Many Teens Afraid to Intervene in Sexual Assault, Survey Finds03/13/13
WEDNESDAY, March 13 (HealthDay News) -- More than half of all
teens and young adults in the United States know a victim of dating
violence or sexual assault, according to a new national survey.
But 53 percent would find it difficult to intervene, and 40
percent wouldn't even know what to do if they witnessed such a
crime, the poll found.
The survey "uncovers the grim reality of dating violence and
sexual assault among 15 to 22 year olds, and the fact that so many
are uncertain about the warning signs and do not know what to do to
stop violence and assault," the organizers of a national effort to
combat dating violence and sexual aggression said in a news
Called NO MORE, this undertaking "is designed to end the stigma
and shame of domestic violence and sexual assault, drive new
awareness and activate involvement," the organizers explained in
the news release.
The March 13 launch of NO MORE coincides with the start
Wednesday of a highly publicized rape trial in Steubenville, Ohio.
Two high school football players are accused of raping a
16-year-old girl while other boys allegedly watched.
The survey of teens' and young adults' attitudes, funded by the
Avon Foundation for Women, was conducted by GfK Public Affairs and
Corporate Communications. Some highlights follow:
- 36 percent of young men interviewed knew a victim of dating
violence, and 25 percent knew a victim of sexual assault.
- One in six young women said they were the victim of sexual
assault, compared to one in 50 young men.
- Asked about dating violence, 9 percent said they had hit their
significant other. Young women were three times more likely to have
done so than young men. However, the vast majority of young people
said they would not be capable of this type of behavior.
- 37 percent of Hispanics perceived dating violence as a problem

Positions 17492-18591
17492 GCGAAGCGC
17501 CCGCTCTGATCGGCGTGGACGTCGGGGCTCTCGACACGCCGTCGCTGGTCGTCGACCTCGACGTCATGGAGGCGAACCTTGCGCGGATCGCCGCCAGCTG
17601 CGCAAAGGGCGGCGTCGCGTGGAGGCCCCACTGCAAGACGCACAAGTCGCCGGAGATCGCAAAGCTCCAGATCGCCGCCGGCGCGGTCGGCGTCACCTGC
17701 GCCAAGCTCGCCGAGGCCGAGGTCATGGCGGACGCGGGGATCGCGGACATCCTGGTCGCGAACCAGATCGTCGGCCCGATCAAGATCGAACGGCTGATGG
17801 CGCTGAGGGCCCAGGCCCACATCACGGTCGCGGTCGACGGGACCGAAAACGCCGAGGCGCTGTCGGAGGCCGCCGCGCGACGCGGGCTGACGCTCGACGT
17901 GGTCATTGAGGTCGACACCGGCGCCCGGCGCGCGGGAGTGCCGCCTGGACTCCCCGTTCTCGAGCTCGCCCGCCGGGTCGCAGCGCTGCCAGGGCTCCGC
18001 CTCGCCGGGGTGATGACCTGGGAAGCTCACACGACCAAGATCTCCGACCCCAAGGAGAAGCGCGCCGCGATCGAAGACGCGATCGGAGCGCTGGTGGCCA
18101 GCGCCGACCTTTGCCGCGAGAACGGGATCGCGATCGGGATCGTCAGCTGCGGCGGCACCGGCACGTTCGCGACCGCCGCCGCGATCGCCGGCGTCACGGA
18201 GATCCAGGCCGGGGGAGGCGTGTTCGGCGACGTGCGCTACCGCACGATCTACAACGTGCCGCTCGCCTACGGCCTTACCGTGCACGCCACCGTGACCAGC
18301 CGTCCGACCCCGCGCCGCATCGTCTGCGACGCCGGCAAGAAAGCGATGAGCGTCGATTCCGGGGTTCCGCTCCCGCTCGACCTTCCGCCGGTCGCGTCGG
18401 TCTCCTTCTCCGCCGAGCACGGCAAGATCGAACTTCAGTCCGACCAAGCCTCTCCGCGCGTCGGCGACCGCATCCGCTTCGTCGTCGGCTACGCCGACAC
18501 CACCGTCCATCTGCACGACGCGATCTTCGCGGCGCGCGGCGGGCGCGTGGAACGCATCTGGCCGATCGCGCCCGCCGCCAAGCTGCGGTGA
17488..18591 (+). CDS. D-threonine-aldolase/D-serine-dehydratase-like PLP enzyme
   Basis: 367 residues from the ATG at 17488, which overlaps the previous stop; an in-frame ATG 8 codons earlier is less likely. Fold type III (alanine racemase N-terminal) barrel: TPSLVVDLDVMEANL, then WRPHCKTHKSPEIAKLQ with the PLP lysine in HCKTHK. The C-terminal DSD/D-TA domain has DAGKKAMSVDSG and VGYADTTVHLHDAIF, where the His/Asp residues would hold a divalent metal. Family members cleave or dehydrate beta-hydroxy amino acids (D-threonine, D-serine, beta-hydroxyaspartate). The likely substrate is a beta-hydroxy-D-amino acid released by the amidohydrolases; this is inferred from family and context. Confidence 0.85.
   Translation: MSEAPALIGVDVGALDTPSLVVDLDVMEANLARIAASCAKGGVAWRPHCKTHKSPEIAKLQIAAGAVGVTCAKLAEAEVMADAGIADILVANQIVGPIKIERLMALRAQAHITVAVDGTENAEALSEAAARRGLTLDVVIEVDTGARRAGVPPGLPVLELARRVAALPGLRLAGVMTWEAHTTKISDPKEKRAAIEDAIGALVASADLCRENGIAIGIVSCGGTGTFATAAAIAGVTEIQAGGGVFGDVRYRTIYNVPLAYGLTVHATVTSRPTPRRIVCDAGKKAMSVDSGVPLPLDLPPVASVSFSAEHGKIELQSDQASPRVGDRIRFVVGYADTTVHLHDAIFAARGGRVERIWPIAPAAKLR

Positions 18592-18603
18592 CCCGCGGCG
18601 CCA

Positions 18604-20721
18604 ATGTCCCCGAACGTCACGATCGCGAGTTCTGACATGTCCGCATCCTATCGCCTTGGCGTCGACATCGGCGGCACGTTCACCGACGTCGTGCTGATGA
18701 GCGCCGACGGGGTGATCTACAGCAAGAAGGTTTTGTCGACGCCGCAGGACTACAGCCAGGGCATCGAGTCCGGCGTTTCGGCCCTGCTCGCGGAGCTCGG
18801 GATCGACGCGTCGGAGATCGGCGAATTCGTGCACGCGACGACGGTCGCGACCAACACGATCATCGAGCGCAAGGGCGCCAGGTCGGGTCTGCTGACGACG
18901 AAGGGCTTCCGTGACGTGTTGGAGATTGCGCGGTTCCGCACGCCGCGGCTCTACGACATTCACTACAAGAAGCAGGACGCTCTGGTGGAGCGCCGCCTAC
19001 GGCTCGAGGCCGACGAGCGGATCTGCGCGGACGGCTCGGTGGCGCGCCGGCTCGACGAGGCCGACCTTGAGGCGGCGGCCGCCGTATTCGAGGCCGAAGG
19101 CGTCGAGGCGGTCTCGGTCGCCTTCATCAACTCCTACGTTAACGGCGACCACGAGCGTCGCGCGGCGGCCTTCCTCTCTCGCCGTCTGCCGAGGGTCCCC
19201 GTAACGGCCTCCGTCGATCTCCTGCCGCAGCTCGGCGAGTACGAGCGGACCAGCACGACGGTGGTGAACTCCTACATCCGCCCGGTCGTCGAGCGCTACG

among their friends.
- 88 percent of blacks polled viewed dating violence as a
- Black young people have more discussions with their friends and
parents about dating abuse and sexual violence than whites.
- 62 percent of young men and women said they would be willing to
help if they witnessed dating violence or a sexual assault, but
only 46 percent of males thought they would recognize such a
- One in three young women said they didn't know the signs of
- One in three young people admitted fear of getting hurt
physically could prevent them from intervening.
The organizers of NO MORE believe teaching young people about
different forms of abuse and how to combat it can help prevent
tragedies like the one in Ohio.
Many teens were unaware that dating abuse, for example, includes
controlling behaviors, name-calling and stalking.
"Once abusive behaviors are more clearly defined and young men are educated to recognize abuse, it is likely they will intervene more often and more successfully," according to the study authors.
Major violence-prevention agencies and other organizations are
uniting behind NO MORE. Like the pink breast cancer ribbon or the
red AIDS ribbon, the NO MORE symbol is intended to boost awareness
of the issue.
For more information on the new national effort, visit
Copyright © 2013
. All rights reserved.
Please be aware that this information is provided to supplement the care provided by your physician. It is neither intended nor implied to be a substitute for professional medical advice. CALL YOUR HEALTHCARE PROVIDER IMMEDIATELY IF YOU THINK YOU MAY HAVE A MEDICAL EMERGENCY. Always seek the advice of your physician or other qualified health provider prior to starting any new treatment or with any questions you may have regarding a medical condition.